A few days ago, I took my first “chicken bus” in Guatemala, the oft-referred nickname for colorful, converted school buses that serve as the primary mode of transportation for locals in Guatemala, and other Central American countries. Chicken buses are everywhere in Guatemala, and each one comes with a unique design and name. The names range from “Yolanda” to “American Express”, and everything in between. I needed to get from Lake Atitlan to Quetzaltenango (more commonly referred to as, “Xela”), and opted to take chicken buses to get there. After taking two relatively quick and uncrowded chicken buses from Lake Atitlan to a more central hub, I was lulled into the false belief that chicken buses were a breeze. Cheap, efficient, and far more comfortable than I had expected. Why had I heard so many crowded, chaotic chicken bus stories? I chalked it up to exaggeration and hyperbole. Everyone likes to tell a good story, after all. Well, it turns out that I was too quick to judge the authenticity of others’ stories, as I was about to embark on my own crazy chicken bus journey.
As we pulled into a busy chicken bus coop, we departed one bus in search of the connecting bus headed to Xela. I asked a few locals where the bus to Xela departs from. One responded, “I am from Honduras”. Another didn’t respond at all. Others looked at me with disinterest, or perhaps didn’t understand me. Finally, the star of the show came out of nowhere. The bus driver’s assistant – the money collector. “Xela! Xela! Xela!” He frantically ushered me towards the rear of the chicken bus, opened the back door, and directed me inside. I climbed the step towards the entrance, saw the mass of people waiting for me inside, and attempted to maneuver into the back of the bus. The plan, as always, was to enter in style. Prove to the locals that I’m a seasoned traveler and that this wasn’t my first chicken bus rodeo. Ha! Wishful thinking. My entrance was anything but grand. My backpack got stuck in the rear door of the bus as I tried to fit a square peg into a round hole. I had to switch gears and reverse to avoid further embarrassment. The money collector had to pull out a shoe horn to pry me from the rear door. Plan B went a bit smoother, as I handed my bag to another screaming bus assistant, who tossed my luggage on the roof of the bus.
The chaos only intensified as I boarded the chicken bus. There were three people crammed into two seats on every row, and many seemed to be levitating in the aisle. Either that or they were balancing on the knees of their neighbors to the left and right. For me, there was standing room only. I had already delayed the bus for a solid five minutes and thought it improper to introduce myself to my bus mates by sitting on a lap. It’s cool, I can stand, I’m young, scrappy, and hungry. I had nearly thrown away my chicken bus shot, and couldn’t afford any more missteps.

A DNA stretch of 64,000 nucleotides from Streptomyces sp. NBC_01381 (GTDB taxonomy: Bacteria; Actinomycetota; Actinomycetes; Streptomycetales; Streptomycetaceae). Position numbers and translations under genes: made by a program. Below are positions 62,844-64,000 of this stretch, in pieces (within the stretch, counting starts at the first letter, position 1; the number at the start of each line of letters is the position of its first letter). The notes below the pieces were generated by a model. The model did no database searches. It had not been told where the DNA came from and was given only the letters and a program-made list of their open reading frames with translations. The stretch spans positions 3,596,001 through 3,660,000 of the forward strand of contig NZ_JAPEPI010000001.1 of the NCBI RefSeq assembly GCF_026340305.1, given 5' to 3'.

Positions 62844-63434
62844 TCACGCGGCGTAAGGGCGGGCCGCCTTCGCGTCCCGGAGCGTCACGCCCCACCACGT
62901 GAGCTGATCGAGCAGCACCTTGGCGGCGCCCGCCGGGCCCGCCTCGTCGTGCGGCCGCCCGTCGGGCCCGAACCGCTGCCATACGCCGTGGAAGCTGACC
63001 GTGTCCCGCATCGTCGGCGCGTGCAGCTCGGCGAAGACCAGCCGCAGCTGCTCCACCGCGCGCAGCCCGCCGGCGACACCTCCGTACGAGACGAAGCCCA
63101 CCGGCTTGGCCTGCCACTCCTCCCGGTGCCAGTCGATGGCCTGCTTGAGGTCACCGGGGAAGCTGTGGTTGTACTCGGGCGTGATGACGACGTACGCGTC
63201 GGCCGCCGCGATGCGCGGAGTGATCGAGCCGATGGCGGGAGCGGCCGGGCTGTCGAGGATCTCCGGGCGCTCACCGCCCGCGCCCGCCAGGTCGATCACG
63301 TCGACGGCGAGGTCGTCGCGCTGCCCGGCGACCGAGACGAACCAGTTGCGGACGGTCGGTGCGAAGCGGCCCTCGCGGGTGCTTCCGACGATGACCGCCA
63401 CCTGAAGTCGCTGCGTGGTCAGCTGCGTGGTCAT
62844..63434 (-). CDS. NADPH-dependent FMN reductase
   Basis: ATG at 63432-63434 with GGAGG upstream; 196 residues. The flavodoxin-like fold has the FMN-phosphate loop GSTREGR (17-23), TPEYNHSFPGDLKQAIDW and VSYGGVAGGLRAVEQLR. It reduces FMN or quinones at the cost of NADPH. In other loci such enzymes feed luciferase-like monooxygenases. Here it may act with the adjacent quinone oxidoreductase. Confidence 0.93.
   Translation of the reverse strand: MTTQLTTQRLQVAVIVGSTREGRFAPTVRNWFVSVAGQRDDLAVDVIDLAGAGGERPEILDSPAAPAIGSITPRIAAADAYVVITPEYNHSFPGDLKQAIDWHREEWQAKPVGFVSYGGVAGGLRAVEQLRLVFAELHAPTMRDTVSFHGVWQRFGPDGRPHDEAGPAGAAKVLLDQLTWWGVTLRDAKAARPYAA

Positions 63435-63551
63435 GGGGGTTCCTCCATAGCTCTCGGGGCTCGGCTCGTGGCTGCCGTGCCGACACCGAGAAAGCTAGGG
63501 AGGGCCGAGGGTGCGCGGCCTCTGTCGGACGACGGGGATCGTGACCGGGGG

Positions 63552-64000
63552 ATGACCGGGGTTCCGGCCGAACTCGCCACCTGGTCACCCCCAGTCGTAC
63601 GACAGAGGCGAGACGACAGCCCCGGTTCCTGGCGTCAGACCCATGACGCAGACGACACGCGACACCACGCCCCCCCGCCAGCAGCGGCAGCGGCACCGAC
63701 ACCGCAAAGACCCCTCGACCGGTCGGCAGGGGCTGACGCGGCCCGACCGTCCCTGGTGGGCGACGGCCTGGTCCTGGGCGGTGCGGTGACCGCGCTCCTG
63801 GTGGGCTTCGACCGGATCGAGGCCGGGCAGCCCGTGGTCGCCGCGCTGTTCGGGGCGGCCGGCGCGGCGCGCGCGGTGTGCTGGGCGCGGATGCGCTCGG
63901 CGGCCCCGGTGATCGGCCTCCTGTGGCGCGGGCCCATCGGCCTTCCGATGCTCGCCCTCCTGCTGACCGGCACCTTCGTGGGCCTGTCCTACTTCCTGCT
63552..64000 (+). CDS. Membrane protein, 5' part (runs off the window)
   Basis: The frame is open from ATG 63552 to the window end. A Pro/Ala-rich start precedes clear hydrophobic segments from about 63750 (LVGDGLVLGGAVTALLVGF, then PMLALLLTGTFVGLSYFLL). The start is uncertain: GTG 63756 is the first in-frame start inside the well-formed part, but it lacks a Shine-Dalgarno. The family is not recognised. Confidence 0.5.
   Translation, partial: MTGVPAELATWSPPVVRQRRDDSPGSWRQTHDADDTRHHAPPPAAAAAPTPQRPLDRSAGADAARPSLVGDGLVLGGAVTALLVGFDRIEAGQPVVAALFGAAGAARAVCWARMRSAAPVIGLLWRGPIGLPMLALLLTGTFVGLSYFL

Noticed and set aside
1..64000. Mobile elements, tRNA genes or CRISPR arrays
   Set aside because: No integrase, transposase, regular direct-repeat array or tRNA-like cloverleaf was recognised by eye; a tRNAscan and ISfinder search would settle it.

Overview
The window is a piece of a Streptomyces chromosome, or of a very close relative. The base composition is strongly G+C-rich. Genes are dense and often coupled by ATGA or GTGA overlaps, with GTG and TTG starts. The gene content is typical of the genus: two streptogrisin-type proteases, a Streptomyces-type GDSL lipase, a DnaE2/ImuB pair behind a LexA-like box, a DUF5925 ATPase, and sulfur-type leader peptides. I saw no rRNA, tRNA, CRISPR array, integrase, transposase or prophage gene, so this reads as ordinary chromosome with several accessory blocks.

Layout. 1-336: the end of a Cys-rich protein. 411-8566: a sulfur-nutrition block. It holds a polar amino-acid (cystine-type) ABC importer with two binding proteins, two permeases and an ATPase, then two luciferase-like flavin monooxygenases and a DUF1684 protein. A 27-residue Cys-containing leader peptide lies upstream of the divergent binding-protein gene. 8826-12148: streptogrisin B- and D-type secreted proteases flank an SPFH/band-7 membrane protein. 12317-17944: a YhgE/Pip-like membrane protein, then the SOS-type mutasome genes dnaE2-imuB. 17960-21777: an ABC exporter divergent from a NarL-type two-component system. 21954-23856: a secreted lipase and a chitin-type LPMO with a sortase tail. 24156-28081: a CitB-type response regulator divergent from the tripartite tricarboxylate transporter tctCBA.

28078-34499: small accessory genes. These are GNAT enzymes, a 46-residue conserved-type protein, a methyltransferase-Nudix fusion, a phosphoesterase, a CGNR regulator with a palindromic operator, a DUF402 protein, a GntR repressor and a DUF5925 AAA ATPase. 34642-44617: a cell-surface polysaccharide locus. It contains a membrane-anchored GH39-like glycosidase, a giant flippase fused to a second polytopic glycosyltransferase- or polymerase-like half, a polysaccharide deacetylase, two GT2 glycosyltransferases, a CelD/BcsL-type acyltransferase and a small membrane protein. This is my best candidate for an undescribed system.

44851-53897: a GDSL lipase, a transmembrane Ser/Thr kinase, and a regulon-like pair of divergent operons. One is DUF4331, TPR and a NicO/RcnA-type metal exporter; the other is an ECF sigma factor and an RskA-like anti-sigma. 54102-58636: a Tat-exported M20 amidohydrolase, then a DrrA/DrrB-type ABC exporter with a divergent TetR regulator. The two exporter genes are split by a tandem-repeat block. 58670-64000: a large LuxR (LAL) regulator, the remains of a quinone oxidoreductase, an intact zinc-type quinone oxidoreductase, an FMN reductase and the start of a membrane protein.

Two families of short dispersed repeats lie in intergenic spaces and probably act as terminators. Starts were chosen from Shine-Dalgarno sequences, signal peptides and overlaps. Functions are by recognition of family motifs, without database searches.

The chicken bus driver drove like a wild man. He sped throughout the trip, and seemed to increase speed at every turn. Much of the trip was on winding roads, tossing me to and fro. My friend, Phelan, and I looked at each other with consternation. “Is this guy serious? What is his deal”? Then I looked around, and it was a just a typical day on the chicken bus for the locals. Blank faces and no concern whatsoever from my bus mates, while I nearly wet my pants. Phelan spoke with one of the locals, saying, “This guy’s driving pretty fast, isn’t he? Pretty dangerous, eh?” The local didn’t bat an eyelash. It was the Guatemalan normal, and we were totally unaccustomed to it.
Phelan and I swapped stories of near death experiences in vehicles. He had endured a serious bus crash in Peru, while I had rolled my car a few years back. It’s safe to say we both have a little “PTCD” – post traumatic crash disorder. Regardless of the PTCD, I think that anyone from a fully developed country would have found the bus ride a little unsettling. Surely, this bus could tip over at any turn.
By far, the craziest, and most incredible moment of the chicken bus trip, came from…the one and only…the money collector. Half superhero. Half couch potato. The money collector would walk from the front of the bus to the back of the bus, collecting fares, forcing the standing room passengers to contort their bodies to 90 degree angles, in order to permit his passing. And then, he did the unimaginable. At full speed on the highway, he opened the rear door of the bus, climbed onto the roof, and in no more than five seconds, reappeared through the front door of the bus. He was Guatemalan Spiderman…with a beer belly.
Despite its precariousness, the trip was pretty exhilarating. Phelan said something along the lines of, “there’s something exciting about living life on the edge.” Knowing that any minute things could go terribly awry. Maybe that’s why people skydive, bungee jump, or even watch scary movies. The adrenaline rush and uncertainty simultaneously provide both discomfort and excitement, in one of life’s more mysterious balancing acts. After an hour and a half or so of twists and turns, we made it safely to Xela, relieved to be on solid, unmoving ground.
The private shuttles in Central America are often direct, more likely to have seatbelts, and offer substantially more space. But traveling by chicken bus is authentic, and makes you feel like you’re experiencing the true Guatemala. Living like the locals live. You can’t replace these experiences, and my trip to Guatemala would have been unfulfilled without them.